What might an anthropology of terrorism look like?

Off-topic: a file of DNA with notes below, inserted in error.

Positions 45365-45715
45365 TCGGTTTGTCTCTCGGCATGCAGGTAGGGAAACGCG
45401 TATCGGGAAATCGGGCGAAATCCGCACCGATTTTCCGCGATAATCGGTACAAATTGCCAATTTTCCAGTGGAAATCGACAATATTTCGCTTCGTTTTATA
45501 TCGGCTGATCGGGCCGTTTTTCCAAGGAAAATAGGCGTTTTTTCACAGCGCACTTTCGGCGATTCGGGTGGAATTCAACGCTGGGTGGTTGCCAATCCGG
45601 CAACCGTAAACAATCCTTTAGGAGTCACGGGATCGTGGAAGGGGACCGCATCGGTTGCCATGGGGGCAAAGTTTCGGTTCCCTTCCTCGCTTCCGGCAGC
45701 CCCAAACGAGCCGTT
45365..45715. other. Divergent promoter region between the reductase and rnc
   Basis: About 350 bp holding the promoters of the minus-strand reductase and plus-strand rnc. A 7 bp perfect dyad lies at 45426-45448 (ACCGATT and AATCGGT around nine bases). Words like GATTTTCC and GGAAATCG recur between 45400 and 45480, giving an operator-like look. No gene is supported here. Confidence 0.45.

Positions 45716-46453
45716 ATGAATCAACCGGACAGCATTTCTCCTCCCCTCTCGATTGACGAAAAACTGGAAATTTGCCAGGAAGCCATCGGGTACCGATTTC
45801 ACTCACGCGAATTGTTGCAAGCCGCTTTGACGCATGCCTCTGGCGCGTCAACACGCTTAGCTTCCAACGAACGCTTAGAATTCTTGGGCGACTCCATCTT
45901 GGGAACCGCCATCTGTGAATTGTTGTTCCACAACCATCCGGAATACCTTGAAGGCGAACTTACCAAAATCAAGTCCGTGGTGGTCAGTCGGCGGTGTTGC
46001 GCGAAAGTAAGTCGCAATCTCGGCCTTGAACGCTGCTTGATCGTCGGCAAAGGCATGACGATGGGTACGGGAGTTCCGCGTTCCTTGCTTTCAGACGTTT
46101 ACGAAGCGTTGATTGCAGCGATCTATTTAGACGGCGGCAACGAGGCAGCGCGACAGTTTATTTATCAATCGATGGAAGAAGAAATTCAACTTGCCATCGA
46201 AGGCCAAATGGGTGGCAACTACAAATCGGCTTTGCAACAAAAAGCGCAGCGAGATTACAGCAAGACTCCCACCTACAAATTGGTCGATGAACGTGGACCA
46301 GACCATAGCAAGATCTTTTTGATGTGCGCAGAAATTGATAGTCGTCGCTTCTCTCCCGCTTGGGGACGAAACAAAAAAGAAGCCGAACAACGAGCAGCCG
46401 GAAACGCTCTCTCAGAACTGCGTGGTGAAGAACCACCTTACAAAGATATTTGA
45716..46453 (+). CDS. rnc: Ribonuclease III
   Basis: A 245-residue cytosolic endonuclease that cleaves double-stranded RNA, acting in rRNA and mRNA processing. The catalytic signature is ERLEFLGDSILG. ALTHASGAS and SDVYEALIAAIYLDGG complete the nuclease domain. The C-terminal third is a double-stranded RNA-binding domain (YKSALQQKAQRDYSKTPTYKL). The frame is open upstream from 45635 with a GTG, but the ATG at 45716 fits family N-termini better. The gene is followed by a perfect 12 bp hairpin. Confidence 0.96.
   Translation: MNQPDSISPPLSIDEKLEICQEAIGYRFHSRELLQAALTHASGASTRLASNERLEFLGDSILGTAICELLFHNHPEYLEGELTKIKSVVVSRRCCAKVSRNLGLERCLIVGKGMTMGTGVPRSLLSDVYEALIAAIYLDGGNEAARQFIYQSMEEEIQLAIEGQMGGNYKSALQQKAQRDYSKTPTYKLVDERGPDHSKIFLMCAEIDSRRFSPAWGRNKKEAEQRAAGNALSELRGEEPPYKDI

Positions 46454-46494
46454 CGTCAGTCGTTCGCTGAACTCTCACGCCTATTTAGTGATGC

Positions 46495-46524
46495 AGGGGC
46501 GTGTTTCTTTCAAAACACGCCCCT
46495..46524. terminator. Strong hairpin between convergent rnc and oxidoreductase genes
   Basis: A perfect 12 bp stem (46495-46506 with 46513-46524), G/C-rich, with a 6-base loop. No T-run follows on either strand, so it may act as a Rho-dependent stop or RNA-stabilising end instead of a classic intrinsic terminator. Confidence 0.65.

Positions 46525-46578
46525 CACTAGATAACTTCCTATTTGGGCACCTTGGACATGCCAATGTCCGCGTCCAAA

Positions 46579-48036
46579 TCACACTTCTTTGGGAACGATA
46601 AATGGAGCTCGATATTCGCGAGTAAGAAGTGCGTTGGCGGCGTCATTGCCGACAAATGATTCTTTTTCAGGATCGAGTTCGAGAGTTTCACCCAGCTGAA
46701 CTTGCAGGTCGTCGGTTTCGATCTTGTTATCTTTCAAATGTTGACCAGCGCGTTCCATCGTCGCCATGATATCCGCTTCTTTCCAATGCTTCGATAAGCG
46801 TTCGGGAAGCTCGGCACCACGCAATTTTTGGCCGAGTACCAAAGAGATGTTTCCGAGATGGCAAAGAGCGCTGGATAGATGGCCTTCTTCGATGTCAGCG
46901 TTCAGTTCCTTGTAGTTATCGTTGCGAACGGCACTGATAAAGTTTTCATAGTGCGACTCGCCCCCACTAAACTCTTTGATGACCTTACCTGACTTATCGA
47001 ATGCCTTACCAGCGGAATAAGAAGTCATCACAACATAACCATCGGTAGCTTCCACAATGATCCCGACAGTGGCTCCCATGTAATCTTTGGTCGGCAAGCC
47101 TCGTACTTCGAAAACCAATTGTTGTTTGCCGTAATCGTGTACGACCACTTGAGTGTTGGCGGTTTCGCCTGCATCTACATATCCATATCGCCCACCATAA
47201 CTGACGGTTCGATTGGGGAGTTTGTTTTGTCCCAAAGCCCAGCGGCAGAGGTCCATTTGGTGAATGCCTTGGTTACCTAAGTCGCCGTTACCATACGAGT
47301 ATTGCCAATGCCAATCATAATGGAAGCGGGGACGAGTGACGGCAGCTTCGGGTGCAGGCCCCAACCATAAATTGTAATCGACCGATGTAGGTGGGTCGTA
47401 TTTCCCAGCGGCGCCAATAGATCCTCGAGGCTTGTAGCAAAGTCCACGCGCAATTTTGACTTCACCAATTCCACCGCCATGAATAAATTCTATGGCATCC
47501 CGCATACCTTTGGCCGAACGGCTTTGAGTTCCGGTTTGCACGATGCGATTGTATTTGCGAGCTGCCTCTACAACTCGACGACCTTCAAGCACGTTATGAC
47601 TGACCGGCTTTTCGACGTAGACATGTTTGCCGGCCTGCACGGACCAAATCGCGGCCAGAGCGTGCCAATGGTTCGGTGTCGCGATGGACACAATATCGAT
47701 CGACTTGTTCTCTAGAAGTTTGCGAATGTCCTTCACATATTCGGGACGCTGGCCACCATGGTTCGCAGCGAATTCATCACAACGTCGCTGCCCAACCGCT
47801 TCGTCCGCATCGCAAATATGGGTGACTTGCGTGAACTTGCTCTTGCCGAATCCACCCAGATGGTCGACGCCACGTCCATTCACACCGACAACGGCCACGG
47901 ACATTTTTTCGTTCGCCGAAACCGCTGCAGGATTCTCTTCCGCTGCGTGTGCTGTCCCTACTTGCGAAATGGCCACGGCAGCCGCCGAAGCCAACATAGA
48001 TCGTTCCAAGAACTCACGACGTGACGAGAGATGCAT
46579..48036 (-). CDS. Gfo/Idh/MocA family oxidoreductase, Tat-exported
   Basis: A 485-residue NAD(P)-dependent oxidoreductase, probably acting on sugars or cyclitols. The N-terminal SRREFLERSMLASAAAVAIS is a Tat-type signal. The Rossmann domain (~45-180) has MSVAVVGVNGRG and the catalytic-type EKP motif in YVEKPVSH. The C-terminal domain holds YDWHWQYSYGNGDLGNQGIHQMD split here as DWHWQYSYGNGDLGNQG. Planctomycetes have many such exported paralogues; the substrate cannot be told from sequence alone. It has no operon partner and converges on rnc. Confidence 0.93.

Under this project, Irfan Ahmad is about to complete writing a book manuscript. Rather than asking the usual questions, such as what is terrorism or what motivates terrorism, following James Baldwin, it inquires: who needs the category of ‘the terrorist’? One approach to develop an anthropology of terrorism - a sub field yet to fully come into being - is to take anthropology as given, and then proceed to apply it to the study of terrorism. Conversely, one could take terrorism as given, and examine it anthropologically, as the discipline is normally construed. This book, however, pursues neither. Rather, “Terrorism in Question” subjects both anthropology and terrorism to critical scrutiny because to take them as given is to misunderstand both anthropology and terrorism. Based on interviews with officially qualified ‘terrorists’ in India and Australia, and fieldwork with journalists reporting on terrorism, the book aims to offer ground-breaking perspectives about both anthropology and terrorism. Interdisciplinary, and at times also in-disciplinary, the book weaves insights from political theory, international relations (IR), media studies, anthropology of religion, philosophy, and literary studies to call the reigning doxa into question, so as to arrive at what is true rather than what is barely real - reality, which is claimed as the foundation by social science, in general. Beyond the prevalent idea of risks, the book also sheds light on what it means to be an anthropologist writing on terrorism and the intertwinement of knowledge power, IR, and nationalism.